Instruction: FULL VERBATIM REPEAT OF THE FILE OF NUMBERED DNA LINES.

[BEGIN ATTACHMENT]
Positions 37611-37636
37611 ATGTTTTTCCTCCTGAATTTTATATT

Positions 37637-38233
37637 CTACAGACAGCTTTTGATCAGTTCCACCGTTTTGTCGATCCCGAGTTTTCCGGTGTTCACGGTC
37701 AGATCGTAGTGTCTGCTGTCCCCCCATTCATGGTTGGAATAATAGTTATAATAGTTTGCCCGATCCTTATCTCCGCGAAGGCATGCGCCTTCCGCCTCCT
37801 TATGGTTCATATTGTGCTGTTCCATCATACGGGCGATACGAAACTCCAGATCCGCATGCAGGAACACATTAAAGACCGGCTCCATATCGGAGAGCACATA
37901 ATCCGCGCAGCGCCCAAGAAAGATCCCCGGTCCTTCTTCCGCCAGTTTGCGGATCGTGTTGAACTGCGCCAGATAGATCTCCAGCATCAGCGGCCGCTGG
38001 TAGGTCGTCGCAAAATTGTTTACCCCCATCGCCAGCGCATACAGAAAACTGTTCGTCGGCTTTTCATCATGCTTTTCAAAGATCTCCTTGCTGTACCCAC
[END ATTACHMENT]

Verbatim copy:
Positions 37611-37636
37611 ATGTTTTTCCTCCTGAATTTTATATT

Positions 37637-38233
37637 CTACAGACAGCTTTTGATCAGTTCCACCGTTTTGTCGATCCCGAGTTTTCCGGTGTTCACGGTC
37701 AGATCGTAGTGTCTGCTGTCCCCCCATTCATGGTTGGAATAATAGTTATAATAGTTTGCCCGATCCTTATCTCCGCGAAGGCATGCGCCTTCCGCCTCCT
37801 TATGGTTCATATTGTGCTGTTCCATCATACGGGCGATACGAAACTCCAGATCCGCATGCAGGAACACATTAAAGACCGGCTCCATATCGGAGAGCACATA
37901 ATCCGCGCAGCGCCCAAGAAAGATCCCCGGTCCTTCTTCCGCCAGTTTGCGGATCGTGTTGAACTGCGCCAGATAGATCTCCAGCATCAGCGGCCGCTGG
38001 TAGGTCGTCGCAAAATTGTTTACCCCCATCGCCAGCGCATACAGAAAACTGTTCGTCGGCTTTTCATCATGCTTTTCAAAGATCTCCTTGCTGTACCCAC